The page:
Excellent news: Frank Ovaitt is joining us….here is his first post on new research linking media coverage and business outcome

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The dynamic and effective Ceo of the Institute for Public Relations has agreed to join prconversations.
Excellent news, so we add yet another member to our group representing the US.

“Exploring the Link Between Share of Media Coverage and Business Outcomes,” the second of two papers by Angie Jeffrey (VMS), David Michaelson (David Michaelson & Company), and Don Stacks (University of Miami), builds on an earlier work that may be familiar to regular readers of the IPR’s website. In that previous work, the authors convincingly demonstrated several things about media coverage and business results: volume matters, tone matters, and message matters.

So, with a database of more than 10 million news articles, and appropriate business outcome data from a variety of sources, the researchers set out to look at correlations with competitive share of media coverage among key players in a given market.

Advertising people have long looked at “Share of Voice” as a measure of their influence in the marketplace. PR people sometimes use similar measures of media coverage versus their competitors. But the authors, leaving nothing to faith, wanted to determine how well “Share of Discussion” – incorporating both quantity and quality of an organization’s non-paid media compared with competitors – actually related to desired business outcomes.

The four cases presented in the paper involve: a major regional medical center (with the business outcome being favorability levels in a consumer preference survey); a hormone-replacement drug (the business outcome being prescription volume); a maker of business software (looking at the sales closing ratio); and a cookie and cracker company (where the business outcome is sales compared to forecast). The cases variously compared competitive share modified to also account for tone (positive, neutral, negative) and prominence of coverage.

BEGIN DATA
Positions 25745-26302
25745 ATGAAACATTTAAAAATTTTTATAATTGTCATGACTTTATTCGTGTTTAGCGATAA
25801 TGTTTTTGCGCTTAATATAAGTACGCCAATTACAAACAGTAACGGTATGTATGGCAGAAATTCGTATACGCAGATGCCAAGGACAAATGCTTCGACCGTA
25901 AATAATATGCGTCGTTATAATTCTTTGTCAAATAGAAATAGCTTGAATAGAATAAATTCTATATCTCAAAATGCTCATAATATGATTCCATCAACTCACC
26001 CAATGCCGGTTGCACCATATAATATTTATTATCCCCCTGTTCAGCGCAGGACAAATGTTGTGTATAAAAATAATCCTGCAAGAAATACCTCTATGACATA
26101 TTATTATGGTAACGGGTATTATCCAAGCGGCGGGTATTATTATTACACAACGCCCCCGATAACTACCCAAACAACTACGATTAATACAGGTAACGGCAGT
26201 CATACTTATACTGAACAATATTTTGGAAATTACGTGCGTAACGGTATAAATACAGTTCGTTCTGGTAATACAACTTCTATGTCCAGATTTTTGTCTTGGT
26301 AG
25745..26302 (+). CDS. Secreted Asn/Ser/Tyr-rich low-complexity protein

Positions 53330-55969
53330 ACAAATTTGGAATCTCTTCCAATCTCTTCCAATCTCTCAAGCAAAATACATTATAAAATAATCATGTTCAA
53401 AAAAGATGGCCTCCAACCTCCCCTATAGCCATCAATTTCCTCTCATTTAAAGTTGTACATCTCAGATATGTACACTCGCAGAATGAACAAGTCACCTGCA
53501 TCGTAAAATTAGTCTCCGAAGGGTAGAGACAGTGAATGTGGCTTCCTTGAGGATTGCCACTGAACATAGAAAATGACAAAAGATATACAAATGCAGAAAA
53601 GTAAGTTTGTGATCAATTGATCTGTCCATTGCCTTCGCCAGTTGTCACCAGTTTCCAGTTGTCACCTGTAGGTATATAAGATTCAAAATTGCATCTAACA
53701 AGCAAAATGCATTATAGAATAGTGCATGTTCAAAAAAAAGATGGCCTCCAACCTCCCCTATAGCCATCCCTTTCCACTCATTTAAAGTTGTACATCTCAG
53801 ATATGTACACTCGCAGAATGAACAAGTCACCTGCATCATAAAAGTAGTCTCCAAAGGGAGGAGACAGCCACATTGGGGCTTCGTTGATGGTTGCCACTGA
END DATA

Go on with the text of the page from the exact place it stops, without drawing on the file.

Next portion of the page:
The results were very high correlations ranging from .84 to .98. (Putting that in perspective, 1.0 would mean a perfect 100% correlation.)

More than 200 case studies like this have been run. No more than a handful have failed to show strong correlations between Share of Discussion and business outcomes – and this handful of cases were all characterized by extremely low story volumes compared to paid media.

So you say your organization’s business outcomes aren’t what they should be, and competitors are out-shouting you in media coverage? It may be time for a serious talk with management about what it will take to stay in the game.

Click here for complete paper and tell us what you think.

Frank Ovaitt

3 COMMENTS

  1. Welcome Frank.

    I am not suprised that there is a correlation between media coverage and business outcomes (good or bad) but I am suprised at the high level of correlation. You can’t get much more definitive than that. This should provide good arguments to anyone faced with the perrenial situation of fighting the urge to ‘stay quiet’ and ‘be cautious,don’t say anything’often heard by our colleagues in legal or senior VP positions who are uncomfortable with media coverage.

  2. However, we must remember that correlations do not establish causation. Successful organisations may as a matter of course attract more coverage than less successful organisations.

  3. True story — we work hard to get a television station’s breakfast TV program to send a remote to our client, a bagel bakery.

    Four remotes over two hours, plus– because we sent bagels baked at the start of the show to the anchors in the stuio, through an hour and a half of traffic jams — a fifth hit wrapping up the show.

    By the end of the afternoon the bakery is running out of cream cheese, and early the next mornign the owner is at his Monteal Smoked Meat supplier, getting addition meat to sell.

    Two months later, business is still up.

    I have not read the research paper yet — I’ll try to find time, but we’re pretty busy doing real work right now, including preparing a pitch for a woman who was so impressed by the bagel converage that she visited the bakery to ask who did the PR.

    We pich her company next Friday.

    When I do find time to read the research, I wonder how much I will find about the quality of the PR/media relations, and the quality of the advertising being compared.

    Researchers often seem to leve out things like type size, readability, the quality of props, how good the person being interviewed is, etc.

    BAK

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